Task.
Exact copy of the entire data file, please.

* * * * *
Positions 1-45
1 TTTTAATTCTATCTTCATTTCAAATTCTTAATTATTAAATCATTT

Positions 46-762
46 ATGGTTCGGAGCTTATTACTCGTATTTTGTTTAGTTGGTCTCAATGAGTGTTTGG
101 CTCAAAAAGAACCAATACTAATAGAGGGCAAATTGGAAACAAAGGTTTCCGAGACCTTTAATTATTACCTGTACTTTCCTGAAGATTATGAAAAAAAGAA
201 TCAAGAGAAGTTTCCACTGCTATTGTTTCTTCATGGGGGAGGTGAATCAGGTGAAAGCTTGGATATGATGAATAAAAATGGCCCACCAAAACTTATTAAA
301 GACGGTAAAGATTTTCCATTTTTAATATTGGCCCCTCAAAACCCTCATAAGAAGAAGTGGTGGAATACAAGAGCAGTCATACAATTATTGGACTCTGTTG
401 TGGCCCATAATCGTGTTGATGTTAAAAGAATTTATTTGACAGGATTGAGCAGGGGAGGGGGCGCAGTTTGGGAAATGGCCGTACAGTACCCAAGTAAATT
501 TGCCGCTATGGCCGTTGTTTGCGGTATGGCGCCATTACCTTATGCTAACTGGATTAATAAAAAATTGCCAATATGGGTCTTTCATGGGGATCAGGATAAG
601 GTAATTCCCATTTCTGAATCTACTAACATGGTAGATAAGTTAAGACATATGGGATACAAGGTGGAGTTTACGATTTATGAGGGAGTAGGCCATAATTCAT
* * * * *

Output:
Positions 1-45
1 TTTTAATTCTATCTTCATTTCAAATTCTTAATTATTAAATCATTT

Positions 46-762
46 ATGGTTCGGAGCTTATTACTCGTATTTTGTTTAGTTGGTCTCAATGAGTGTTTGG
101 CTCAAAAAGAACCAATACTAATAGAGGGCAAATTGGAAACAAAGGTTTCCGAGACCTTTAATTATTACCTGTACTTTCCTGAAGATTATGAAAAAAAGAA
201 TCAAGAGAAGTTTCCACTGCTATTGTTTCTTCATGGGGGAGGTGAATCAGGTGAAAGCTTGGATATGATGAATAAAAATGGCCCACCAAAACTTATTAAA
301 GACGGTAAAGATTTTCCATTTTTAATATTGGCCCCTCAAAACCCTCATAAGAAGAAGTGGTGGAATACAAGAGCAGTCATACAATTATTGGACTCTGTTG
401 TGGCCCATAATCGTGTTGATGTTAAAAGAATTTATTTGACAGGATTGAGCAGGGGAGGGGGCGCAGTTTGGGAAATGGCCGTACAGTACCCAAGTAAATT
501 TGCCGCTATGGCCGTTGTTTGCGGTATGGCGCCATTACCTTATGCTAACTGGATTAATAAAAAATTGCCAATATGGGTCTTTCATGGGGATCAGGATAAG
601 GTAATTCCCATTTCTGAATCTACTAACATGGTAGATAAGTTAAGACATATGGGATACAAGGTGGAGTTTACGATTTATGAGGGAGTAGGCCATAATTCAT